- Starbucks appointed Indian-born businessman Laxman Narasimhan as CEO last week
- Interest in India’s specialty coffee sector has sky-rocketed over the last three years
- Some believe Narasimhan could help the Seattle-based coffee giant step up its presence in the country
FOR MANY, it seemed like Howard Schultz was destined to be Starbucks CEO forever. Having served in the position three times since 1986, he seemed to be an immovable force, credited with not only transforming the coffee chain into the global power it is today, but fundamentally changing coffee cultures around the world.
However, his departure last week, albeit earlier than expected, didn’t come as much of a surprise to anyone. Schultz had been brought out of retirement to serve only as interim CEO last year after Kevin Johnson gave up the position. The understanding was always that it would only be until Starbucks had found someone to replace him permanently.
That person is Laxman Narasimhan, an Indian-born businessman who served as an executive at PepsiCo, and, more recently, as CEO of Reckitt, a multinational consumer health, hygiene and nutrition company, prior to joining Starbucks in 2022.
Schultz called Narasimhan’s appointment “a new era” for the coffee chain, which will involve immediately facing up to a range of challenges. He will need to placate the rising power of union organisers, oversee Starbucks’ expansion in China, and ensure the successful rollout of its new Oleato range. Narasimhan also said he would work half a day each month as a barista at one of the company’s stores to ensure the brand remained “modernised” and “relevant”.
The new CEO’s global perspective is likely to be seen as a boon to Starbucks, which has rarely hesitated when it comes to entering and expanding into foreign markets. Narasimhan reportedly speaks up to six languages and has worked in positions around the world. And some believe his Indian background may also carry significant weight.
‘An important market for Starbucks’
The development of India’s coffee industry has been watched with intrigue over the last decade. A tea-drinking nation with a population size close to China’s, it is seen as having immense potential for the future of coffee consumption.
This is largely driven by its economic development. Nearly a third of Indians are now considered “middle class”, with projections expecting it to rise to 63% by 2047. This has fuelled a growing coffee culture, as younger, wealthier Indians increasingly choose to spend their hard-earned money on drinking specialty coffee out-of-home.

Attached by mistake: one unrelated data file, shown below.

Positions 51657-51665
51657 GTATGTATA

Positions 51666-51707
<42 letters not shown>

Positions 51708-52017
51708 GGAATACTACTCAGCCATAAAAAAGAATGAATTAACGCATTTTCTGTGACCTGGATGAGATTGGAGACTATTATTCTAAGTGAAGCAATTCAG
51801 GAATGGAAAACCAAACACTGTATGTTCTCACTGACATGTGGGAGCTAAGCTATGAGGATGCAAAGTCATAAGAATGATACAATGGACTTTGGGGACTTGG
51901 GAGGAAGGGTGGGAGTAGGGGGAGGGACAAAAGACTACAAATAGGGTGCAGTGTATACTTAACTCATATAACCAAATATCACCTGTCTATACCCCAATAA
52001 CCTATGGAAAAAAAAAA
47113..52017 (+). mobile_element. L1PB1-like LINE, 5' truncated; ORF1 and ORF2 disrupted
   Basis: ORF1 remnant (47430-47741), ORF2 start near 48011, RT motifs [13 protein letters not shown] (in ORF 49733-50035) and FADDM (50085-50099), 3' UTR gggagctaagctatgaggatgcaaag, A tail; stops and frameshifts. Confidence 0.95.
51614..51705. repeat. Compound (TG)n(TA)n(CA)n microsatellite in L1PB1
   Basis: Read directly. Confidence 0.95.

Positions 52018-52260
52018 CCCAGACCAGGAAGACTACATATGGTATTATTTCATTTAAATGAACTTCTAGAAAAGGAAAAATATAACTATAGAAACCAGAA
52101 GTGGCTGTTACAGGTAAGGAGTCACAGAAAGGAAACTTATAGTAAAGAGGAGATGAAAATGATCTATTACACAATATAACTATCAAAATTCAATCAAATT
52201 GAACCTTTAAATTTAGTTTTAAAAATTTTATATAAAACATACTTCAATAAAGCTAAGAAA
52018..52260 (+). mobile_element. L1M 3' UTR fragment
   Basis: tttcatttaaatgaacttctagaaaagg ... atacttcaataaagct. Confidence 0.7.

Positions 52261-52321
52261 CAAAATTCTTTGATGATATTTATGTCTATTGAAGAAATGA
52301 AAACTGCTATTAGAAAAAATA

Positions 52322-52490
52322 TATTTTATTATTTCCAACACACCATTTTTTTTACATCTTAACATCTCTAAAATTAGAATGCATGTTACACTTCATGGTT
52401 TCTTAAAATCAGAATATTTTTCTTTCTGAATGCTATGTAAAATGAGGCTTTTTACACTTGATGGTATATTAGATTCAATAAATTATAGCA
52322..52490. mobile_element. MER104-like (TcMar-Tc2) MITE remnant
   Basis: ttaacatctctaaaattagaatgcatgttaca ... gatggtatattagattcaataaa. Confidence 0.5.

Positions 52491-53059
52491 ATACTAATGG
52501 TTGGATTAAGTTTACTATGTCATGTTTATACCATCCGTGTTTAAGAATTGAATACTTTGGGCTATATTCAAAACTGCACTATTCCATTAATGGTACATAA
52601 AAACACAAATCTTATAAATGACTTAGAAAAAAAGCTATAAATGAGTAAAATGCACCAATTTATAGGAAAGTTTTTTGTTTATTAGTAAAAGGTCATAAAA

Indeed, Matt Chitharanjan, the co-founder and CEO of specialty coffee roasters Blue Tokai, recently told Coffee Intelligence that a wave of investments and sky-rocketing demand for specialty coffee was “due to increasing disposable incomes” and that the trend was “no longer restricted to the metro cities”. “Now, even tier-two cities have multiple options for getting specialty coffee,” he said.
Although the growth of India’s coffee sector doesn’t quite share the breakneck speed of China’s, it is clearly undergoing a shift that is expected to inject massive cash flows into companies that stand out. Last year alone, specialty coffee startups in India raised a total of $41 million in 2022, up from $11.4 million in 2021.
To various industry observers, Starbucks’ appointment of someone with intimate knowledge of the Indian market has come at an opportune time. Narasimhan was born in the western Indian state of Maharashtra, and worked for several years in New Delhi.
Starbucks entered the Indian market in Mumbai in 2012 after partnering with Tata Consumer Products. The joint venture has overseen the chain’s expansion into 55 cities with more than 270 stores.
It could therefore spell a “new era” for the country as well as the coffee giant, with Narasimhan helping to step up its presence at a key time for the domestic industry.
“It’s important for India’s coffee industry,” says Mark Alzawahra, a market entry consultant based in Bengaluru. “Starbucks did the right thing by setting this up as a joint venture with Tata (or a reputable conglomerate) with a good reputation and reach in the country. That allowed for a lot of red tape to be managed efficiently.
“Tata also has the EOS in India to handle an expanding brand like Starbucks. Hiring a well-known Indian CEO shows how important of a market India is for Starbucks or any other international brand from outside of India.”